I am getting confused. Is my therapy working or not? It seems to me that with such low readings it is.  I appreciate you know an awful lot about this therapy but it is now beginning to over my head. Maybe because I am tired and unwell or maybe because i have not learned as much as you. I am. beginning to feel anxious about this.  I have been told by my own clinicians and the Resmed ones that as long as my readings are under 5, the treatment has been successful for that sleep. Is that not the case?

I have no regrets paying for the ResMed as it is very easy to use and very comfortable and very quiet.

If I have understood you correctly, my present setting of 11-20 ought to changed to 8-20? May I ask why? I have never seen it as low as 8. In fact I only see ity as low as 11 when the machine first starts. 

kindest regards



RE: Introduction - Sleeprider - 01-18-2021

We got to see a segment that was flow limited and one that was normal. That is what I was looking for, is the range of therapy, not just the problem.

I was not suggesting you change settings on your machine, I was trying to instruct you on how to change the y-axis scale on Oscar. It's nothing important, just lets us see things in a higher resolution.

I am trying to teach you the meaning of some terms I use in my posts. I often use bilevel jargon, and wanted to make clear the connection between EPR and pressure support. I will try to be less technical as it seems to throw you off.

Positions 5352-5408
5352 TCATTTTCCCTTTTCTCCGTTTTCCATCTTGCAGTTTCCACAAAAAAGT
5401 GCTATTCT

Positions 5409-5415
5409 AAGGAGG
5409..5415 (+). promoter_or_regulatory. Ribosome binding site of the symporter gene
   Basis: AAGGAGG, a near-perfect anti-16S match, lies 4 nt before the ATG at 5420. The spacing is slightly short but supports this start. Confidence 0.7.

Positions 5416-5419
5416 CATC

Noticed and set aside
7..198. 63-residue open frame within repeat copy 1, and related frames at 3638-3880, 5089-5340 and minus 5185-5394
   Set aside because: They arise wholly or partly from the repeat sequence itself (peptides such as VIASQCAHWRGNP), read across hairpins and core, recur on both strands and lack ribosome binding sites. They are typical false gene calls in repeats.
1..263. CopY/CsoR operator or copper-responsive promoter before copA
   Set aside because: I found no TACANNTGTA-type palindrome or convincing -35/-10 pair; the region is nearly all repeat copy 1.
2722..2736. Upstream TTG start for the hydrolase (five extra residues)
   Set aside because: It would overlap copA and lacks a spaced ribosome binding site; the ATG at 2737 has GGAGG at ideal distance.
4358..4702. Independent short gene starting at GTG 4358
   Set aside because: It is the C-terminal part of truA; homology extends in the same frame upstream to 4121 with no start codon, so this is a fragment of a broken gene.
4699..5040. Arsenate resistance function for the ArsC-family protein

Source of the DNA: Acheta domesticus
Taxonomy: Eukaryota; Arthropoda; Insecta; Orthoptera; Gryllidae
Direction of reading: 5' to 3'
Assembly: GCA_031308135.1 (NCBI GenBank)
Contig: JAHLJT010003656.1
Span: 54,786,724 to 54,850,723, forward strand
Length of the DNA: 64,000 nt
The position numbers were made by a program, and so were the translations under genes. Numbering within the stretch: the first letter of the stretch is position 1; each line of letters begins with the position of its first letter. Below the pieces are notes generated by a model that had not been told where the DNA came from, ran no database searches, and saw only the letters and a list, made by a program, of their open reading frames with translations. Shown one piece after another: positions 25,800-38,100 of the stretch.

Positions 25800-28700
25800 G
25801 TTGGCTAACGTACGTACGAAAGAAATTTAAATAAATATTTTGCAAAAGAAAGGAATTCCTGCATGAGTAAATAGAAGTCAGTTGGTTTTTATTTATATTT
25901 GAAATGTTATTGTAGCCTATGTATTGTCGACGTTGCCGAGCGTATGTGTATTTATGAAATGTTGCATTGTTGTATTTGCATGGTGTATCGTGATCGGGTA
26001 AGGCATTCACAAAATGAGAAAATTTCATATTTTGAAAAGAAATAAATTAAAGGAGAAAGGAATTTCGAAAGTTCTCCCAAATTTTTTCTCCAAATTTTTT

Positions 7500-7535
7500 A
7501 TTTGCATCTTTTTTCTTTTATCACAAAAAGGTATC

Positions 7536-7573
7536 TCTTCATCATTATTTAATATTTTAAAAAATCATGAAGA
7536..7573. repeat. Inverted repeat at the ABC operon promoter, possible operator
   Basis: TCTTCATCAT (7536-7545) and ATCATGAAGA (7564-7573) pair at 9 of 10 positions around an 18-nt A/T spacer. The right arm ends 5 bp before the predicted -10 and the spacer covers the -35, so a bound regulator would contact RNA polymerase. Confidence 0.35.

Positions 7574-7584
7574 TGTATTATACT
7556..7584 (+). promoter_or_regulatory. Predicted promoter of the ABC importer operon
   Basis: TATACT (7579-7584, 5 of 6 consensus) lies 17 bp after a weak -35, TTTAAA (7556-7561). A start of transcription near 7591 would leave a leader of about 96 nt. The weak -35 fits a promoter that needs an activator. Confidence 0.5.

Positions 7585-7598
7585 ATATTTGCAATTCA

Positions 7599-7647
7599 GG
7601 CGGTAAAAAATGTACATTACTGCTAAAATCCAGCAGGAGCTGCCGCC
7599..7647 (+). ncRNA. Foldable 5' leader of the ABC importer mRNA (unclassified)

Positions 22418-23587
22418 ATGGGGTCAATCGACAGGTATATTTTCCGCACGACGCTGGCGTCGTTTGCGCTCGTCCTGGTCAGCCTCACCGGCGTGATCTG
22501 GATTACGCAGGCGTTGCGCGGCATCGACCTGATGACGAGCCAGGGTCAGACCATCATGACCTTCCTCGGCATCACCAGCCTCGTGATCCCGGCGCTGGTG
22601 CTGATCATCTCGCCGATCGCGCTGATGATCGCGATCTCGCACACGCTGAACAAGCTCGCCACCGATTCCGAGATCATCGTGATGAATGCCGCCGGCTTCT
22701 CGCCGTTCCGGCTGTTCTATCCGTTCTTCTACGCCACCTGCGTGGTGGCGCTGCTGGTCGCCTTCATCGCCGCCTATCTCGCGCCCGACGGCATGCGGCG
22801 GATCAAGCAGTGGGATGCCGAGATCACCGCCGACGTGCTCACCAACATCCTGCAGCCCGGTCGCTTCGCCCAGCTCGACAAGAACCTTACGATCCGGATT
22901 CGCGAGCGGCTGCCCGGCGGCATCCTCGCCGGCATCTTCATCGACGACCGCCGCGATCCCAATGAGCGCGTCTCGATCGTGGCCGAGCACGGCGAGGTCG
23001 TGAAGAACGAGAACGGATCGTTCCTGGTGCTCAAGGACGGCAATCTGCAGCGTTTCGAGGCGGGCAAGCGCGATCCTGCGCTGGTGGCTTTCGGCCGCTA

Your therapy is doing fine. Do not change your pressure settings, I was referring to the mask pressure chart axis.


RE: Introduction - Knitman - 01-21-2021

I have returned to my normal sleeping position-sort of laying like an astronaut on take of. This time I have sloped the back more so that I am not bolt upright. Just two nights so far. I forgot to the card in the first night so only have this reading. but the machine said same thing 2.2 episodes per hour and then 1.9 AHI and 1.9 Central, the first night. It still said 2.2 this morning but can't recall the other figures.

Having had a long chat with a clinician, she thinks I am now doing very well. She thinks the fact I am now getting mostly just centrals, it is likely down to me meds, though the brain damage cannot be ruled out. Either way, I will always need the machine. Perhaps all the OA have gone because I have lost 140+ lbs?

[attachment=29251]


Despite what it says about the humidifier, I don't have one.


RE: Introduction - Knitman - 01-21-2021

The bed on left, the adjustable is like the one we have except ours is Cedar wood but the mattresses are Tempure. The one that is not flat is how I sleep but with back and feet set to maximum height, then back set back to make more of a slope.

Commercial Link Removed.  Search Tempur Beds/Mattresses in the UK






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RE: Introduction - Sleeprider - 01-21-2021

Congrats on the weight loss. I suspect you would still have an impressive AHI without any therapy. Pressures are stable and you are effectively free of obstructive apnea. It's really up to your clinicians if they want to ever move to a therapy that can treat centrals. At this point, I suspect they don't see a need for that.


RE: Introduction - Knitman - 01-21-2021

Thank you Sleeprider.

How would treatment for Centrals differ?